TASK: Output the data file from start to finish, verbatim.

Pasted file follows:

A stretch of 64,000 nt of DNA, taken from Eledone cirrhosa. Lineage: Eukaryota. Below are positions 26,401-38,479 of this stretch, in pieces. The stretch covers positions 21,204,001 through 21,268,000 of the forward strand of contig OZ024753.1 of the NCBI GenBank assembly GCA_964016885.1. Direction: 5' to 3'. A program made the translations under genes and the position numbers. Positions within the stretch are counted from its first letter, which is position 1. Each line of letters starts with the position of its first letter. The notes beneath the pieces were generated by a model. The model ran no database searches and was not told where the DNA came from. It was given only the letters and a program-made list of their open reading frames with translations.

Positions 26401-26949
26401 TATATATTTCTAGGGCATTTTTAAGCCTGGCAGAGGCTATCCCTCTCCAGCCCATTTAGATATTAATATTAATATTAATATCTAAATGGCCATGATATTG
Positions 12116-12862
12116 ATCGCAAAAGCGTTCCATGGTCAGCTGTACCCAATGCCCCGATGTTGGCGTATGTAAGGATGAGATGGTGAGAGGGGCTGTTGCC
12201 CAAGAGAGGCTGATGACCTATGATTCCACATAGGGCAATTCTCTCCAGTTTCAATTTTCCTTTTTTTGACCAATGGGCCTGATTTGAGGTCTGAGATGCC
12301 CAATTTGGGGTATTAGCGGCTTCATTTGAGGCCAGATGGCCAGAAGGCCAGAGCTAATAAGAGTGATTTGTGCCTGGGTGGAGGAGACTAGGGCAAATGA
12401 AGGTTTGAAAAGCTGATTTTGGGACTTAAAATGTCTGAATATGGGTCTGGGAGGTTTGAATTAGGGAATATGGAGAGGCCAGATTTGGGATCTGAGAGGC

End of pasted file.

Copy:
A stretch of 64,000 nt of DNA, taken from Eledone cirrhosa. Lineage: Eukaryota. Below are positions 26,401-38,479 of this stretch, in pieces. The stretch covers positions 21,204,001 through 21,268,000 of the forward strand of contig OZ024753.1 of the NCBI GenBank assembly GCA_964016885.1. Direction: 5' to 3'. A program made the translations under genes and the position numbers. Positions within the stretch are counted from its first letter, which is position 1. Each line of letters starts with the position of its first letter. The notes beneath the pieces were generated by a model. The model ran no database searches and was not told where the DNA came from. It was given only the letters and a program-made list of their open reading frames with translations.

Positions 26401-26949
26401 TATATATTTCTAGGGCATTTTTAAGCCTGGCAGAGGCTATCCCTCTCCAGCCCATTTAGATATTAATATTAATATTAATATCTAAATGGCCATGATATTG
Positions 12116-12862
12116 ATCGCAAAAGCGTTCCATGGTCAGCTGTACCCAATGCCCCGATGTTGGCGTATGTAAGGATGAGATGGTGAGAGGGGCTGTTGCC
12201 CAAGAGAGGCTGATGACCTATGATTCCACATAGGGCAATTCTCTCCAGTTTCAATTTTCCTTTTTTTGACCAATGGGCCTGATTTGAGGTCTGAGATGCC
12301 CAATTTGGGGTATTAGCGGCTTCATTTGAGGCCAGATGGCCAGAAGGCCAGAGCTAATAAGAGTGATTTGTGCCTGGGTGGAGGAGACTAGGGCAAATGA
12401 AGGTTTGAAAAGCTGATTTTGGGACTTAAAATGTCTGAATATGGGTCTGGGAGGTTTGAATTAGGGAATATGGAGAGGCCAGATTTGGGATCTGAGAGGC